UK Junior Defence Minister Warns Against Giving Ukraine NATO Protection

© REUTERS / FABIAN BIMMER / Germany sends more vehicles and troops to LithuaniaGermany sends more vehicles and troops to Lithuania
Germany sends more vehicles and troops to Lithuania - Sputnik International, 1920, 14.02.2022
While insisting NATO was a purely defensive military alliance and was not trying to expand to Russia's borders, the British armed forces minister conceded that sending troops to aid Ukraine in a war with Russia carried too much risk of an escalation between the nuclear powers.
A British junior defence minister has warned that granting NATO protection to Ukraine would justify Russian fears of Western aggression and could "fracture" the military alliance.
Writing in The Sunday Times, Armed Forces Minister James Heappey said the West should not "play to the narrative" Russian President Vladimir Putin "peddles to the Russian public that NATO is expansionist and set on threatening Russia".
The alliance was founded just after the Second World War by Britain, France, the US, and other Western countries to oppose the Soviet Union, their wartime ally against Nazism. But since the nominal end of the Cold War it has expanded steadily eastwards to include ex-Warsaw Pact members — even the former Soviet republics of the Baltic States — on Russia's borders.
"Since the fall of the Berlin Wall, NATO has deployed beyond its borders to Afghanistan in response to an attack on the United States; played a role in counterinsurgency and counterpiracy missions in sub-Saharan Africa, Iraq, and the Indian Ocean; and played an important part in stabilising the Balkans after the break up of the former Yugoslavia", Heappey wrote — somewhat undermining his claim that "NATO does not attack others".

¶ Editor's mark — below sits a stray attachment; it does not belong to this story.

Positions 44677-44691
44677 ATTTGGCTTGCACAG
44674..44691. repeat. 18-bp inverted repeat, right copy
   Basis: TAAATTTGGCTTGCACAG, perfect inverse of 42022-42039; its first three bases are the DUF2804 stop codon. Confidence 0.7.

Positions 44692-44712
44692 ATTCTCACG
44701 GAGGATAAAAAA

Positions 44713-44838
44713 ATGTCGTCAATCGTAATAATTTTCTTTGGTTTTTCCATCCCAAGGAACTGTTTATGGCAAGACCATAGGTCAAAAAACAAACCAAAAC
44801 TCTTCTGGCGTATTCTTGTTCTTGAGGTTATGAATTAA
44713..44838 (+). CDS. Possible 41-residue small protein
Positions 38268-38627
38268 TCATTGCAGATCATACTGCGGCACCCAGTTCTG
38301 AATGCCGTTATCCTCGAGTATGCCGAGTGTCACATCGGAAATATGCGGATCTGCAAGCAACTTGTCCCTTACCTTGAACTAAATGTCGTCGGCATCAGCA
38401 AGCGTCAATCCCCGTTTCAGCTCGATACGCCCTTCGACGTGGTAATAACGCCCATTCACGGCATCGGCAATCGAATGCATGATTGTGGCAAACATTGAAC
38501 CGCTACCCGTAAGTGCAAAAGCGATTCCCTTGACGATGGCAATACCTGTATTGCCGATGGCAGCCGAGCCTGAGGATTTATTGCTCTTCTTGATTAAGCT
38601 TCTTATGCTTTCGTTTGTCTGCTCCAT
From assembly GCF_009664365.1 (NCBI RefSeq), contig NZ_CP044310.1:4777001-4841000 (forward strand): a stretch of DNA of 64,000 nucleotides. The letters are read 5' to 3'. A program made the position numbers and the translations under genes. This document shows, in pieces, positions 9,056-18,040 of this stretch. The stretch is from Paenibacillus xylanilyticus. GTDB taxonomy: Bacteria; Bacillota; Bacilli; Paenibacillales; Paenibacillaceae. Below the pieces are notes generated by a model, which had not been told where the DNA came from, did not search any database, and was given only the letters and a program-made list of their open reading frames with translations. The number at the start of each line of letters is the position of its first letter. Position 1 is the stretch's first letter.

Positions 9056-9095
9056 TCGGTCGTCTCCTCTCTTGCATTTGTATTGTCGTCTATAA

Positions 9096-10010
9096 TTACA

However, the minister argued: "These are all very different from offering the collective security of the alliance to a non-member especially with the very real possibility that the alliance fractures as a result. It would also be exactly the pretext Putin needs to claim that he's responding to Western aggression on his borders".

Heappey's article came as Ukraine's Ambassador to the UK Vadym Prystaiko suggested that Kiev might drop its application for NATO membership — comments which he promptly backtracked on.
Ukraine has built up troop deployments near the self-proclaimed people's republics of Donetsk and Lugansk in the east, launching aggressive drone incursions into what the breakaway governments fear is preparation for a new offensive in breach of the Minsk accords.
Heappey also acknowledged that the risk of war between the nuclear powers made Western military intervention in Ukraine unthinkable.
"We must be crystal clear how volatile the Euro-Atlantic security situation is right now", he stressed. "Clarity in our message is essential so that we minimise the risk of miscalculation and escalation".

"The consequences of the US, UK, or any other NATO country becoming embroiled in Ukraine are catastrophic", Heappey wrote. "We are already standing on the precipice of the greatest humanitarian challenge this continent has experienced since the Balkans in the mid-1990s. One misstep risks it being the worst since 1945".

Flags of member nations flap in the wind outside NATO headquarters in Brussels on Friday, Aug. 29, 2014.  - Sputnik International, 1920, 14.02.2022
Kremlin: Ukraine's Rejection of Idea of Joining NATO Would Be Step Towards Stability
Heappey's comments stand in contrast to the sabre-rattling by Foreign Secretary Liz Truss on her trip to Moscow last Thursday to meet her Russian counterpart Sergei Lavrov.
Truss repeated US claims — which Moscow has dismissed as propaganda — that the Russian Army has amassed "over 100,000 troops on the Ukrainian border". Meanwhile, Downing Street has insisted that Ukraine has a "right" to join NATO.
Defence Secretary Ben Wallace, Heappey's boss, sounded fewer bellicose notes than Truss' war-trumpet when he met Russian Defence Minister Sergei Shoigu on Saturday.
Wallace paid his respects at a monument to fallen Soviet soldiers of the Second World War and said that as a former serving officer himself, he did not wish to see more troops sent to their deaths.
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